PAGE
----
State Moves Into Phase Two Of Study On Proposed Soccer Stadium
By Tim Richardson
At the request of Gov. Martin O'Malley and Mayor Stephanie Rawlings-Blake, the Maryland Stadium Authority voted May 23 on a Memo of Understanding between the MSA and D.C. United to perform the second phase of a study to build a soccer-specific stadium at Westport.
The venue would be part of Turner Development Group's planned revitalization of the Westport waterfront area, located on the Middle Branch of the Patapsco River.
D.C. United is one of the 10 charter clubs of Major League Soccer and has played its home games at RFK Stadium in Washington since the league's first season in 1996.
In a letter to the MSA dated May 11, O'Malley and Rawlings-Blake said they would like to explore further the viability of this project, based on the results of the previous market and economic study Crossroads Consulting performed on behalf of the MSA.
In December 2010, the Baltimore Development Corporation released the findings of that study to determine the feasibility of a professional soccer stadium in Baltimore. The report analyzed the potential success for two possible scenarios, including a 25,000-seat stadium for D.C. United at Westport.
"The first study looked at whether there was a market for the team and what the economic impact would be in terms of revenue for both the city and state," said Mike Frenz, executive director of the MSA. "In phase two, we will look at the estimated hard costs involved in actually building the proposed stadium."
The initial study determined that a relocated stadium in Westport would have approximately 49-54 events a year, including 17 D.C. United games. It projected that total attendance would vary from 584,750 to 695,100 per year, with total annual spending between $65.7 million and $78 million.
The report estimated a creation of 780 to 940 jobs per year, with annual state tax revenues of approximately $3 million-$3.5 million. The study also concluded that the stadium project would generate $2.3 million-$2.8 million annually in city taxes.
The Maryland legislature has committed $175,000 to pay for this next phase of the study, but the Memo of Understanding requires D.C. United to repay that amount to the state should the team relocate somewhere other than Baltimore. According to Frenz, that provision does not have a time deadline. Should the club choose to relocate 20 years from now to somewhere other than Baltimore, it would still be required to reimburse the state for that amount.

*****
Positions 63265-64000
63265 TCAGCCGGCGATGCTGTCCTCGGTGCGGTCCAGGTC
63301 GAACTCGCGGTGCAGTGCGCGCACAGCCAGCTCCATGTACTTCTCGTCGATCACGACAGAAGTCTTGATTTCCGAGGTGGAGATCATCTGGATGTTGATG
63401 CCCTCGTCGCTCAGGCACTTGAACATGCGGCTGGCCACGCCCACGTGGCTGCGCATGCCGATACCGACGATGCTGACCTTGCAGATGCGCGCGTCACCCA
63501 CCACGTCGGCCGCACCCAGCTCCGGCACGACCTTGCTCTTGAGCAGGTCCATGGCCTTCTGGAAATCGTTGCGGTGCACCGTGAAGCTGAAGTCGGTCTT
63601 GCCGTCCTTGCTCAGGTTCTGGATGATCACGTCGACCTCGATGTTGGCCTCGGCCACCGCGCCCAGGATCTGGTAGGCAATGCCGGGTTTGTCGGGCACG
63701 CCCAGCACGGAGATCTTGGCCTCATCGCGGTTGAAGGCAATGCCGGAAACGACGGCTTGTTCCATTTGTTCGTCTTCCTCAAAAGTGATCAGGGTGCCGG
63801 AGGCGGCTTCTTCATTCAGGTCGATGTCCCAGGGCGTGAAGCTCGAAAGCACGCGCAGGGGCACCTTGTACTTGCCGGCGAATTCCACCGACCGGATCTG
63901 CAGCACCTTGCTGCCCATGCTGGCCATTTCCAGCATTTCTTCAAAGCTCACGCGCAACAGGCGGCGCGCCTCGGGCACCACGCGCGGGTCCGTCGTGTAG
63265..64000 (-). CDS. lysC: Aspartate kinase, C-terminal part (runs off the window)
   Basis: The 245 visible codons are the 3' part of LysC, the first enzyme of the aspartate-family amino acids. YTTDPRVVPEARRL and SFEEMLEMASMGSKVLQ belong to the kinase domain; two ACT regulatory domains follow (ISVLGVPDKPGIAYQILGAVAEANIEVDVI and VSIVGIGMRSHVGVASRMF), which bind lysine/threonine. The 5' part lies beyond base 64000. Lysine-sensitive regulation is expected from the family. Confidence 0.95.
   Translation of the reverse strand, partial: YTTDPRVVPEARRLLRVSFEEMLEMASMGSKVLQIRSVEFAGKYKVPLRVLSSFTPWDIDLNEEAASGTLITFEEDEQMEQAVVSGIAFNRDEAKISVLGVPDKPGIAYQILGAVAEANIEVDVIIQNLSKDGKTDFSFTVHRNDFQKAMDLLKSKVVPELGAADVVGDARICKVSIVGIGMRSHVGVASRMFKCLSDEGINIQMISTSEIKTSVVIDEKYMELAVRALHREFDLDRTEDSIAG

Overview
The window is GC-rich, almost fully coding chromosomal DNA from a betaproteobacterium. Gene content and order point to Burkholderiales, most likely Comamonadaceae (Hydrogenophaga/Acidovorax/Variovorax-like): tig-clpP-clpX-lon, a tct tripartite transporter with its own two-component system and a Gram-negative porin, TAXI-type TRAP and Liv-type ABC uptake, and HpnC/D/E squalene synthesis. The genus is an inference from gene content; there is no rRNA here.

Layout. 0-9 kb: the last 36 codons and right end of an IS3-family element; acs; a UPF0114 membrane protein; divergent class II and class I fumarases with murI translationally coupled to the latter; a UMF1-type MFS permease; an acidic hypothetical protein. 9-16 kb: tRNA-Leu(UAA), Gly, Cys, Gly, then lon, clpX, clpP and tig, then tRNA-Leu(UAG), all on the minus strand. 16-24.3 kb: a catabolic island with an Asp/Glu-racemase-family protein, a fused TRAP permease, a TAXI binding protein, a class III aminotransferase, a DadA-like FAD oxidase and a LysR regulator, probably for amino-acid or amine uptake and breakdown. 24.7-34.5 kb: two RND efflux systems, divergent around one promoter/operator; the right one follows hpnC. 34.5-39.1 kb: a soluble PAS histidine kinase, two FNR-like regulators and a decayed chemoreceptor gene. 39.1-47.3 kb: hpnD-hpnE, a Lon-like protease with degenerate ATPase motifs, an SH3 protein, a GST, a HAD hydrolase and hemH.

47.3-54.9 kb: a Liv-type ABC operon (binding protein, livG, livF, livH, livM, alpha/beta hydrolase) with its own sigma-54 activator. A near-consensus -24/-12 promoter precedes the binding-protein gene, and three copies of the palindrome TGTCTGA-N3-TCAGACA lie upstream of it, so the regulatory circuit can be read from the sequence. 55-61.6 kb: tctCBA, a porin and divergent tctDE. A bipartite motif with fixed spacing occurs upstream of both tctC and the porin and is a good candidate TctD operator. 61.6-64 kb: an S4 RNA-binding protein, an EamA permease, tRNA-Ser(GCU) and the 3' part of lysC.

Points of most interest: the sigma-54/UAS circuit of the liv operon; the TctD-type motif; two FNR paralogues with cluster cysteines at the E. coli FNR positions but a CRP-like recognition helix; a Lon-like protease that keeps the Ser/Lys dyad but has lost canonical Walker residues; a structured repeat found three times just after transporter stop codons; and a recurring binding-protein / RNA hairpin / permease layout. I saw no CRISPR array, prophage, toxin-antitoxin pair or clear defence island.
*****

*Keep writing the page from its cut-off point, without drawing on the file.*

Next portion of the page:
Doug Hicks, senior vice president of marketing and communications for D.C. United, wrote in an e-mail that the items the MSA was exploring represented the final phase of the economic feasibility study for a possible stadium in Baltimore.
"These steps are consistent with the process they follow with any major project and in line with previous statements provided by both MSA and D.C. United," Hicks said. "D.C. United continues to explore opportunities for a new stadium in Baltimore and in Washington, D.C., in order to assure the long-term financial viability of the team."
RFK Stadium is a 50-year-old facility and D.C. United has been reviewing its options for a potential new deal in an updated venue, either in D.C. or another location. Last season, the team signed a two-year lease to remain at RFK Stadium through 2013.
According to a March article in Sporting News, the deal afforded both the team and District of Columbia officials "additional time to search for a more permanent home for the league's most decorated club." D.C. United has won the MLS Cup a record four times, while appearing in five league championship matches.
According to the Memo of Understanding, D.C. United has agreed to complete 5 percent architectural and engineering plans for the proposed stadium. D.C. United has engaged Dallas-based architectural firm HKS Inc. for the design. The firm's Web site lists Cowboys Stadium, Dodger Stadium and Liverpool Football Club Stadium among projects in its sports portfolio.
Joseph Oakton of Bel Air has played soccer his entire life and said he supports any efforts that could lead to D.C. United playing in Baltimore.
"As an avid soccer fan, I think it would be exciting to have a MLS team playing in Baltimore," Oakton said. "I enjoy the United, but traveling to D.C. is just too inconvenient. But if they were to relocate to Baltimore, I would absolutely go to more of their games."
Later this summer, teams from Barclay's Premier League in England will play at M&T Bank Stadium when Tottenham Hotspur and Liverpool square off July 28. The game will mark the third time in four years that Baltimore has hosted soccer fixtures featuring elite European teams.
Posted May 28, 2012